How do you talk with kids about LGBTQ stuff?

If you're Lindsay Amer, you sit down at a table with your best friend, Teddy, a stuffed bear, and have a conversation about queer topics.

Image via Queer Kid Stuff/YouTube, used with permission of Lindsey Amer.

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Amandla Stenberg, star of "The Hunger Games" and "Everything, Everything," first came out as bisexual in 2016.

During her takeover of Teen Vogue's Snapchat channel, the star spoke about why it's important to be open about her sexuality and the pain that comes from remaining quiet.

"We cannot be suppressed," she said. "We are meant to express our joy and our love and our tears and be big and bold and definitely not easy to swallow. Here I am being myself and it's definitely hard and vulnerable, and it's definitely a process, but I'm learning and I'm growing."

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This commencement season, one Spelman College student is making remarkable history.    

Keo Chaad O'Neal says that he is the first openly trans man to graduate from Spelman College, one of the most well-known single-sex historically black colleges (HBCUs) in the nation.

In a social media post that's now gone viral, O'Neal stands proudly in a Spelman stole, grinning from ear to ear. The response to his accomplishment was profound.

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Before I ever spent hour upon hour with my nose buried in the pages of a "Harry Potter" book, there was "Matilda."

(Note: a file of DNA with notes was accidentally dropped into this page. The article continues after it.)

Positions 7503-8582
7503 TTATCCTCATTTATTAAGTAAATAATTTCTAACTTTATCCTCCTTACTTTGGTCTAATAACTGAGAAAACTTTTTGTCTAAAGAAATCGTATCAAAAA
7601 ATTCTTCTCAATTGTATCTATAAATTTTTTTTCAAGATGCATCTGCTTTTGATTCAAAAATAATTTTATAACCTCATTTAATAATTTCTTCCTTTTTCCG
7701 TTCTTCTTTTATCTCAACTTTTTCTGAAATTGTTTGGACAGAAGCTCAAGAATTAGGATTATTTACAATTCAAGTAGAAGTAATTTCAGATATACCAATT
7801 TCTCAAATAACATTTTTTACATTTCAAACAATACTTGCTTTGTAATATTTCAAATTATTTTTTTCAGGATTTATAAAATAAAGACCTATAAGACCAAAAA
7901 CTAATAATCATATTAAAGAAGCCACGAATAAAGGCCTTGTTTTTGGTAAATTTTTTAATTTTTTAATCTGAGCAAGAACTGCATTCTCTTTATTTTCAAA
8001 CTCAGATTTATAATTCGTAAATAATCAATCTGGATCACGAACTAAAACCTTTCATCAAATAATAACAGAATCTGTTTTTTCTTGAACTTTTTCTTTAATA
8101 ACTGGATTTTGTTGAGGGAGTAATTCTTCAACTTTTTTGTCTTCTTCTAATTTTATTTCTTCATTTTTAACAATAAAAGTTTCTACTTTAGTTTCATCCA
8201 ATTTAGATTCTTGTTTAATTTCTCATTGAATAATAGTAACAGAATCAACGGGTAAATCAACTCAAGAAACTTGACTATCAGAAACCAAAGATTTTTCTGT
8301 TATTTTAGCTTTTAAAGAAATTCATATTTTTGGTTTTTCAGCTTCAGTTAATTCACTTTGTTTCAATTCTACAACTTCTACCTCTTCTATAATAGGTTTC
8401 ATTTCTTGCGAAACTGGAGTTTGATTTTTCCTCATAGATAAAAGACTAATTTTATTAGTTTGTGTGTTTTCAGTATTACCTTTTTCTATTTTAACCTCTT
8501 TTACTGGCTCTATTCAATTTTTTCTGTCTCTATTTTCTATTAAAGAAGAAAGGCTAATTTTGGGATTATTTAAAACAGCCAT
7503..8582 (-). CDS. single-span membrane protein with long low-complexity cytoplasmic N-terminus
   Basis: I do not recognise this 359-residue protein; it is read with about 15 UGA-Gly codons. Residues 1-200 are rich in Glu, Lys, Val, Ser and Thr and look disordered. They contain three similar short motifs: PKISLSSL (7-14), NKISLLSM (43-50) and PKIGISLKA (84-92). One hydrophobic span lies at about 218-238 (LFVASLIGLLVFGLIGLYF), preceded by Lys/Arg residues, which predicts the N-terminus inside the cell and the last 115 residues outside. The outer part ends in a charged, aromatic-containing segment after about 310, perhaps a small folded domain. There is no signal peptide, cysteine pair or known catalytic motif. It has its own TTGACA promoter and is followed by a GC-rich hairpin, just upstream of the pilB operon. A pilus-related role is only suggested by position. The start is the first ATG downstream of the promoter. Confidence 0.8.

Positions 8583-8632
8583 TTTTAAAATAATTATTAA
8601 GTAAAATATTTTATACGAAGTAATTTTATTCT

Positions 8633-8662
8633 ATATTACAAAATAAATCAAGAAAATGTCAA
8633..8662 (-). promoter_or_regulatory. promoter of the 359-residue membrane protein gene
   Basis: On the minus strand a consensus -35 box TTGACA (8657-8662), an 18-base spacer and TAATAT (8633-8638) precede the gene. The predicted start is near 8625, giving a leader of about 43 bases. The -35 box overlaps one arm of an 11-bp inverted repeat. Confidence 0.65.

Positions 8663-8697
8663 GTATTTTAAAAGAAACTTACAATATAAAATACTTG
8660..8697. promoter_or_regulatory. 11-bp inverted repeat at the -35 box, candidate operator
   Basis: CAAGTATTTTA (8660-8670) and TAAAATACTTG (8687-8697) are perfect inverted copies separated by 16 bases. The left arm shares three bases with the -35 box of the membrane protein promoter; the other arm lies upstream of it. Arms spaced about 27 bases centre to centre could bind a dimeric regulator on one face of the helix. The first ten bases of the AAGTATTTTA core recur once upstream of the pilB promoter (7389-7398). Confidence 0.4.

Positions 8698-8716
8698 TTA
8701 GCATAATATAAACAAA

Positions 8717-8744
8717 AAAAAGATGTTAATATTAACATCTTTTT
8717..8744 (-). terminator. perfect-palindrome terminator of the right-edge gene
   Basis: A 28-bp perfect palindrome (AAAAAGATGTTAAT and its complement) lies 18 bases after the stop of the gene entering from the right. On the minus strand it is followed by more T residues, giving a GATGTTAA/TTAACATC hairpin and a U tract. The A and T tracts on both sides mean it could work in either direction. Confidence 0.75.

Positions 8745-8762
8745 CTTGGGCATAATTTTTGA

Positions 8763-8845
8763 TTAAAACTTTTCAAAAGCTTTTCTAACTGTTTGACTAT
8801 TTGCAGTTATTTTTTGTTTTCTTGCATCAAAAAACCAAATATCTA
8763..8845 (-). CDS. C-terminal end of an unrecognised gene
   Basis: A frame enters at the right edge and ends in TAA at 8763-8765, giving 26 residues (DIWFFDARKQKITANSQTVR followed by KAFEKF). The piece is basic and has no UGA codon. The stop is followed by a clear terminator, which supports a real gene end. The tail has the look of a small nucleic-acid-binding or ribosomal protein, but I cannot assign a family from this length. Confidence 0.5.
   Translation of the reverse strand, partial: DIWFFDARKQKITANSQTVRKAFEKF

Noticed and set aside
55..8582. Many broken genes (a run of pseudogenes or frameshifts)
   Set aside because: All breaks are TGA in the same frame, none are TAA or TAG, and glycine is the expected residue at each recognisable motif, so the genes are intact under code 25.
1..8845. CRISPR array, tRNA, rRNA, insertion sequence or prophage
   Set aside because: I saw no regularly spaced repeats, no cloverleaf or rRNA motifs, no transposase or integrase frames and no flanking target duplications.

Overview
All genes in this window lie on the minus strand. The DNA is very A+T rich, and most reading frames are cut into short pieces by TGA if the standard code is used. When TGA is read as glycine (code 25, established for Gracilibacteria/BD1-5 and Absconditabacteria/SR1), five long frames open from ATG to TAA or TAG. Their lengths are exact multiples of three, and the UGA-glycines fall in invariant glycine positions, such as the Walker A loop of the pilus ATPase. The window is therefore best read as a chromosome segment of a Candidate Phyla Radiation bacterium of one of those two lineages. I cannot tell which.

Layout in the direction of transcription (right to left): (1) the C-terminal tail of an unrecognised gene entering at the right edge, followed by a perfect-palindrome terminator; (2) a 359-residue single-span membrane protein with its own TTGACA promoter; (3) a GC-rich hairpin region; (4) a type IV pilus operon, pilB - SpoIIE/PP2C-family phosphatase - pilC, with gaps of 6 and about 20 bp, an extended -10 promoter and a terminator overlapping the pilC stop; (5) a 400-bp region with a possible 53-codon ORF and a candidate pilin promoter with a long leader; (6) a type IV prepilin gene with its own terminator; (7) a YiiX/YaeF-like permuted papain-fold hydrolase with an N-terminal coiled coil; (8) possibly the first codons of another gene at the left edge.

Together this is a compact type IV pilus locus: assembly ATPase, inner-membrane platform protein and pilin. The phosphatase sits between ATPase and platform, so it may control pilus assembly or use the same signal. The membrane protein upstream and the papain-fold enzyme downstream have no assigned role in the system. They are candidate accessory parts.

I’ve always loved to read and have hauled too-big piles of books home from the library (although not in a red wagon, I will admit) more times than I can count. Plus, what 7-year-old budding queer femme doesn’t dream of discovering a secret superpower and running away from her loneliness into a beautiful world of friendship where she can play games and eat cookies all day long?

I mean, it always seemed like a pretty solid life choice to me. Matilda has followed me ever since childhood. And I’m not necessarily talking about the Danny DeVito movie or even the Roald Dahl book. I’m talking about Matilda herself; Matilda the person; Matilda Wormwood, the character made real by a young girl in a 98-minute-long movie I’d wager nearly every millennial (in the U.S., at least) has seen. I’m talking about Mara Wilson.

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